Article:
Q&A: Head of the Global Health Initiative Talks Next Moves
BY TALEA MILLER
First announced in 2009, the initiative was envisioned as a comprehensive approach to health in the developing world that would integrate HIV/AIDS and other health services, and strengthen health systems.
Critics of the program say that it hasn’t moved quickly enough and that the funding — a proposed $63 billion over six years — isn’t enough to expand the global health mission.
The eight “plus” countries — Bangladesh, Ethiopia, Guatemala, Kenya, Malawi, Mali, Nepal, and Rwanda — were chosen to serve as models for integrating health services, and better serving women and children, among other goals.
GHI Executive Director Lois Quam was at the International Conference on Global Health this week to provide an update and talked with the PBS NewsHour about what’s been accomplished and what’s ahead.
NewsHour: How would you assess the progress in the GHI focus countries one year in?
GHI Executive Director Lois Quam: GHI has taken hold in our plus countries. I see that in many ways, I see that in the energy of our teams, they own these GHI country strategies. We’ve seen a very significant level of collaboration and cooperation between all the government agencies…we see an increase in real results on the ground. We see that we are able to treat more people, save more lives and that we are able to put the building blocks in place so that countries can do a better job of caring for their own citizens.
This has enabled us to take the learnings from round one and go out to another group of roughly 20 countries in round two and we’ll be getting those plans in over the next couple weeks. Then we’ll go out to a further 30 countries in round three.
NewsHour: When you talk about being able to treat more people, and the lessons that you’ve learned this year, what are some examples of that?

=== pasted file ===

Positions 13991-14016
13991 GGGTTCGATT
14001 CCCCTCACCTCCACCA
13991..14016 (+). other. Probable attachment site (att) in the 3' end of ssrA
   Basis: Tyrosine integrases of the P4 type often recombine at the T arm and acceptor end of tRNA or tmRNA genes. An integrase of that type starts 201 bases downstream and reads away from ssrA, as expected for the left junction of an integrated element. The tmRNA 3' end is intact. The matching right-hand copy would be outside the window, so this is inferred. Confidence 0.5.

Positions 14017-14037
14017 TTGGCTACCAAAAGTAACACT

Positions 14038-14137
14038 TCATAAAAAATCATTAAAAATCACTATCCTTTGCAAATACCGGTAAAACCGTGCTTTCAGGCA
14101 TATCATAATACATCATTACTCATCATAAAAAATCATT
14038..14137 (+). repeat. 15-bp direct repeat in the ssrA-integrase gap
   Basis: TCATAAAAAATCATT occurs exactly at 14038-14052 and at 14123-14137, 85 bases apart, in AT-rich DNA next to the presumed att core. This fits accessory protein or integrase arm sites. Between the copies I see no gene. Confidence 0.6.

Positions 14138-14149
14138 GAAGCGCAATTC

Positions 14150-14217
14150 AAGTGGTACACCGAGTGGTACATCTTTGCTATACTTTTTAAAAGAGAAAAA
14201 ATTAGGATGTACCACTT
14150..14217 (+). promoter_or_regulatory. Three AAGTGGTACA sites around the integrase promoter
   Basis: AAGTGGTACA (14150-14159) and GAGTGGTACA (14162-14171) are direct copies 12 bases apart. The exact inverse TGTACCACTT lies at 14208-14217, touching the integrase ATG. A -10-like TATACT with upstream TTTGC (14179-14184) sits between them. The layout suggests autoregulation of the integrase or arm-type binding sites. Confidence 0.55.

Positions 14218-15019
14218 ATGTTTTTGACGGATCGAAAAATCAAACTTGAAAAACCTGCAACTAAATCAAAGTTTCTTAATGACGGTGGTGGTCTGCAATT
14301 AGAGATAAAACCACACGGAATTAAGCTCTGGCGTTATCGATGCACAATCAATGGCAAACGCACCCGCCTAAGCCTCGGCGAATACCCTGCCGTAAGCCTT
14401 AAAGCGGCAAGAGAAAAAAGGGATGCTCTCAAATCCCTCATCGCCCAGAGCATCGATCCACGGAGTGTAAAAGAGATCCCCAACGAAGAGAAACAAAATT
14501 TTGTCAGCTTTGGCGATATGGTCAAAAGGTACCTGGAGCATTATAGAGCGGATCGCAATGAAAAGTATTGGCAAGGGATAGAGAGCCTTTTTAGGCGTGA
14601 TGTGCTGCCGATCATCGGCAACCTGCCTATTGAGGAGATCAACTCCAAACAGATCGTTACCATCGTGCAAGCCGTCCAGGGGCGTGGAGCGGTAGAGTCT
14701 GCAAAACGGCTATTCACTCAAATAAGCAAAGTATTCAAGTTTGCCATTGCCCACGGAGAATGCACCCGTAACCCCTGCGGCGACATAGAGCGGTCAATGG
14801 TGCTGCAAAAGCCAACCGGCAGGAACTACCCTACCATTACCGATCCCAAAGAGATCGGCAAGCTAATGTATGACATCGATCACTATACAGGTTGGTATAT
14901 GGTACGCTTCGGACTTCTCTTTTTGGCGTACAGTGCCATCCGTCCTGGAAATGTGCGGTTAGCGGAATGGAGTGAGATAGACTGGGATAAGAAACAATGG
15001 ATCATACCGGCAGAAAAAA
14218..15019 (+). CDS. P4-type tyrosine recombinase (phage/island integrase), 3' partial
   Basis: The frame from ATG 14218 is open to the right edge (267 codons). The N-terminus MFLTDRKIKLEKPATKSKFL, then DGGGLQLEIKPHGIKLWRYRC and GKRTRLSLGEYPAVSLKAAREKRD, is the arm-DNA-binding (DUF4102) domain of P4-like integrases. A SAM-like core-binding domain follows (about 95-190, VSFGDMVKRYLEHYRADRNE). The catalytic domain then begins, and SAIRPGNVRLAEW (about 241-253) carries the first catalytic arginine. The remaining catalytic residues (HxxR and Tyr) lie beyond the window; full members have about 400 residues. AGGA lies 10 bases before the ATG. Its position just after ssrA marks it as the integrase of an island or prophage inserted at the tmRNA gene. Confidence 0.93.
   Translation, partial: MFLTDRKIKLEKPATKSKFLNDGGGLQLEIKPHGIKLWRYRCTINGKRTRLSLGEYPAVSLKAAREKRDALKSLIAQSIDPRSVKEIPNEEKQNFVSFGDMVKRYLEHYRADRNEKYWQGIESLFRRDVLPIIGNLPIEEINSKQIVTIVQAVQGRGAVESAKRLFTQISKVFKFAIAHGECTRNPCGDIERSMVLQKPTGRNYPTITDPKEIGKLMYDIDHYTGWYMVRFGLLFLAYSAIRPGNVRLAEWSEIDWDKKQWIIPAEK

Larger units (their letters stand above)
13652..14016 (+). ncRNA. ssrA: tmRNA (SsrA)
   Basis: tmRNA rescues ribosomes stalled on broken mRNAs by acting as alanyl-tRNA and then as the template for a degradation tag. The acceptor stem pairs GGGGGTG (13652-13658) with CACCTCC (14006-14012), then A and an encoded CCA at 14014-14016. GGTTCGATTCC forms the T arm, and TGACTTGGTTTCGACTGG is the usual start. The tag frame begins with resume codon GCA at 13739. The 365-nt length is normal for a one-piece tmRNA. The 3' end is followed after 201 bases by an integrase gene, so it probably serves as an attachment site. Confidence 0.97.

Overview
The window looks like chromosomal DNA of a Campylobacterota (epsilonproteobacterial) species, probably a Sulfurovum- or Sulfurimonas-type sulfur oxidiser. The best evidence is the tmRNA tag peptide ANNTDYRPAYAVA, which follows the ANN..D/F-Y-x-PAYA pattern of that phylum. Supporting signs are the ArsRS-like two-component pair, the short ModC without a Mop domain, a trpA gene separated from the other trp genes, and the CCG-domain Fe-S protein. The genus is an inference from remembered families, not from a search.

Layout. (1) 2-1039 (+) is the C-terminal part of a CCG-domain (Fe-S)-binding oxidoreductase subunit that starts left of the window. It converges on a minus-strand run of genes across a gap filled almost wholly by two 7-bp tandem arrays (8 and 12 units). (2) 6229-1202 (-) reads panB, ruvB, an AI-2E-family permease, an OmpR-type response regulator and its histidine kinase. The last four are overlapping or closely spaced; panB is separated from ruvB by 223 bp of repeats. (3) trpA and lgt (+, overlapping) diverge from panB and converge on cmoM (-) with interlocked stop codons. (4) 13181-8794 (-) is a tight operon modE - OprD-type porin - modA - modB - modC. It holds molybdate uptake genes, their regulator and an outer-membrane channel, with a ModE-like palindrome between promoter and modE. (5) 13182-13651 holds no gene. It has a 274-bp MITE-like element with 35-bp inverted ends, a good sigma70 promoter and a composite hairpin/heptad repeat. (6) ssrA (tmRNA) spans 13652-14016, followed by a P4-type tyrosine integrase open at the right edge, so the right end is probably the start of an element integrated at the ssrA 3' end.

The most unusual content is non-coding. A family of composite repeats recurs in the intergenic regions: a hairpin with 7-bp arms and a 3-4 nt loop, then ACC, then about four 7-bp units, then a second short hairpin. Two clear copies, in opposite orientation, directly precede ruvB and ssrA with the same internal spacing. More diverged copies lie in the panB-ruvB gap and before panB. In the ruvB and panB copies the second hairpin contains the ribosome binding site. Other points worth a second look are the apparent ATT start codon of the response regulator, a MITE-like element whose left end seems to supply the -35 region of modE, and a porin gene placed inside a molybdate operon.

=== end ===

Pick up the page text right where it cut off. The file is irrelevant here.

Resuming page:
Quam: In a place like Mali, for example, we discovered as we sat down and did our overall global health plan …that there were areas of duplication and certain areas of overlap that weren’t quite well-defined, so what we were able to do there is really kind of streamline our work and that frees up important new resources in other areas. So that specifically allowed us to improve the services we are providing for neglected tropical diseases, a huge problem in that region, and then expand the work that we are doing there.
In Ethiopia, we’re doing tremendous work working with PEPFAR and the existing programs on skilled health attendants that can provide services in rural areas, which is so important. Only 6 percent of women in Ethiopia give birth in a facility, and that leads to enormous loss of life and complications and such terrible hardship for their families. So those are just two of our many many examples. We are looking at interesting ways of changing how medical education works in Rwanda that would allow Rwanda to be more self-sufficient.
Our goal in GHI is to work with our partner countries so that they can take care of their own heath needs effectively over time by our providing leadership and support and helping them get a handle on the crises they have in place. But our objective is really to help them meet their own needs.
NewsHour: There has been some criticism of the pace of the GHI, that it’s not being implemented quickly enough, that there’s not enough money attached to it to really broaden this U.S. global health mandate. How do you respond to that?